U R G E N T   A U T O B I O G R A P H I E S  : 
L I V E D   E X P E R I E N C E S   O F   E C O L O G Y   I N  P H O T O G R A P H I C   P R A C T I C E
in 'Contemporary Ideas on the Relationship Between Autobiographical Memory and Photography'

Published in 2023 by I.G.I Publishers 

- Excerpt - 

‘Human beings did not invent stories. We arrived inside of them.’[1]

Sophie Strand

‘All there is, whilst things perpetually fall apart, is the possibility of acting from where we are’[2]

Vanessa Machado

Lineage, ancestry, inherited or past community networks, in other words, human bonds, are an important part of the ecology of the species to which we belong, albeit not a central one. Situating ourselves in our own life stories as well as in larger human stories enables us to consider the processes of life and death that ultimately, we are. Once we can play with the concertina of our individual human stories, and those of our recent ancestors, we start stumbling upon non-human ecologies so deep and so involved in our own autobiographies, as what we call ‘the self’.

Ecological storytelling asks us to consider that we, individual human beings, don’t have one single story, but thousands, sporulating and happening at the same time and through cycles, irreversibly woven into the processes of other living beings, most of the time in ways which can’t be made fully visible. It seems that because they cannot be made fully visible, most human beings I know see no point in engaging with them, in imagining them and playing with them and witnessing them. How can you witness, honour something invisible? That sounds just too woo for most of us. ‘Because science’ someone held on a mug filled with coffee in a zoom conference last year. Either, or, all or nothing. This chapter invites readers, students, creative humans to use their creative practices and brains to activate the power of ‘and’: there is me and…what else is there? This exercise locates human bodies in more than human ecologies.

Ecological autobiographies and lineage stories are thus an essential part of the productive collapse of the ways of thinking and living which evidently are producing violent changes in our planet and in our own selves. As Ailton Krenak puts it ‘If people are not attached / bonded to their ancestral memory, with the references that sustain identity, they will become insane, in this insane world we share’.[3]

One could argue that within all the human lineages currently in existence we can find stories of extractivism, and its close relatives, white supremacy, and the patriarchy. They can be found in a prism of perspectives and experiences, entangled in the lives of our most recent ancestors, as well as in our own. Positioning our autobiographies within these complex violent systems with curiosity allows us to approach the conditions, limits, and the possibilities of our concrete actions towards social and ecological change. This way, in our new autobiographies, we can see ourselves as descents, accomplices, casualties of the abject events of the world and simultaneously resourceful and capable of emergent action We begin perceiving ourselves as profoundly embedded in wide ecologies / social systems and individual beings in our own right. As Alexis argues complicity and compromise are a starting point for action.[4]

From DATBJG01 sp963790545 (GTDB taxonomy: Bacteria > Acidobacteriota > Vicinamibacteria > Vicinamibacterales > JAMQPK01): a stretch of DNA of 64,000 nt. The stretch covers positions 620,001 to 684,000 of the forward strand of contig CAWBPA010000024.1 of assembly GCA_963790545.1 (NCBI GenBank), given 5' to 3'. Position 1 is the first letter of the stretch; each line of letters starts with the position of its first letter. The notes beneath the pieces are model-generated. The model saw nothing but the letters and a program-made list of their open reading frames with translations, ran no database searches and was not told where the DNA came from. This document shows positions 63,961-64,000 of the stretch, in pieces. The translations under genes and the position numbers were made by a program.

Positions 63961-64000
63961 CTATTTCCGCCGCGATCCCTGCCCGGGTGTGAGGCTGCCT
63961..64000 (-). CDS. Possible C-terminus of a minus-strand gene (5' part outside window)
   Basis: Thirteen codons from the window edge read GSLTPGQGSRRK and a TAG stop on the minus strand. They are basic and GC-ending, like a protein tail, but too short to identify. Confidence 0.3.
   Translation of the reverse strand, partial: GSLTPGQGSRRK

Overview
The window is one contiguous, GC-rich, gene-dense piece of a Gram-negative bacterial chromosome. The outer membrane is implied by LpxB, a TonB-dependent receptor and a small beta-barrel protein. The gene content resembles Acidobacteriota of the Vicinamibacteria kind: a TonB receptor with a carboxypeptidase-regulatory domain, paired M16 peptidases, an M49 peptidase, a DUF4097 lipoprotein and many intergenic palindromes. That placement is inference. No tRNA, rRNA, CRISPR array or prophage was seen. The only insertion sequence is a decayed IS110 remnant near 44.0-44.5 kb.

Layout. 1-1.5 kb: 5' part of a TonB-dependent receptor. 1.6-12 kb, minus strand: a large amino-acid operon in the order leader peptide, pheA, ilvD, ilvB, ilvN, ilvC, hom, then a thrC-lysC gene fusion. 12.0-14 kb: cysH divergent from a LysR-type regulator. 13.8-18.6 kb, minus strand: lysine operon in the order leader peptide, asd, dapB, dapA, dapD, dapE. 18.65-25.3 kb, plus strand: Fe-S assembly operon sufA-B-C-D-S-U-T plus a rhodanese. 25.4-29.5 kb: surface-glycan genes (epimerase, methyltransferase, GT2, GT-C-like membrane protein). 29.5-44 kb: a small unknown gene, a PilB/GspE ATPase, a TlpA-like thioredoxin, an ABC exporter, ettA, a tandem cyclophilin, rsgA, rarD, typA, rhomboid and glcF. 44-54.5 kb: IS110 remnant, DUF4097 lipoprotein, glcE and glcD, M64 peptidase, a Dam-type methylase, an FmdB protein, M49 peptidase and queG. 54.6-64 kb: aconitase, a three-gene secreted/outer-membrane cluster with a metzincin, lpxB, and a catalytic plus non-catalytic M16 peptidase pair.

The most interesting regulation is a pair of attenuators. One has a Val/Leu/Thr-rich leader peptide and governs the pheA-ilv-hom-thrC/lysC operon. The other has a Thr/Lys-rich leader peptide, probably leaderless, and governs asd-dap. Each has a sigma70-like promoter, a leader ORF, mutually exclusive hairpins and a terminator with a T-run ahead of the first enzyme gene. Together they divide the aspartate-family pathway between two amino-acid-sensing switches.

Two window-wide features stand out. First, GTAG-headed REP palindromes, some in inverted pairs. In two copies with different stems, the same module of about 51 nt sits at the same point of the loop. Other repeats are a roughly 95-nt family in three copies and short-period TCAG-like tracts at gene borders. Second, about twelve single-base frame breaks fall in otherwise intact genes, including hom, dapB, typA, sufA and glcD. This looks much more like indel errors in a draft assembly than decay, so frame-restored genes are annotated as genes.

This chapter draws upon eco-philosophy and visual studies literature, alongside the autobiographical and photographic work of the participants of the Global Network Photographies online seminar entitled ‘Urgent Stories’, the first iteration of which happened in November 2021 and which I have designed and facilitated.

The participants were invited to read and discuss literature, to share autobiographical stories of ecology and entanglement, to make work drawing from these stories and experiences. They were also invited to reflect upon how the act of remembering, imagining, shaping, and creating autobiographies as embedded beings within deep ecologies and we all found that this has a profound impact in reframing the way we think about our changing environments. Memory takes here an important role, allowing individuals to make sense of past events and re-think them, as complex, multidimensional and subjective lines of narrative which keep those events alive and useful to us in present day. Photographs in family archives and albums, photographic diaries, recorded oral stream of consciousness, interviews with family members and oral storytelling in a virtual space were some of tools used by participants to activate memory in a first instance. These improvised methodologies lead them to the use of photographic practice to fabricate new autobiographies, framed and conceived through a somewhat paradoxical lens of both ecological decentring and of rooting of the self within somatic experience, lineage, territory.

[1] Strand, Sophie, 2021 Ecologial Storytelling – Borrowed Time In Conversation [online] Available at: <https://borrowed-time.info/in-conversation-with-sophie-strand/ [Accessed 17 January 2022].

[2] Machado de Oliveira, V., 2021. Hospicing Modernity: Facing Humanity's Wrongs and the Implications for Social Activism. North Atlantic Books.

[3] Krenak, A., 2020. Ideas to Postpone de End of the World. Toronto: House of Anansi Press, p.4

[4] Shotwell, A., 2016. Against Purity: Living Ethically in Compromised Times. Minneapolis: Minnesota University Press.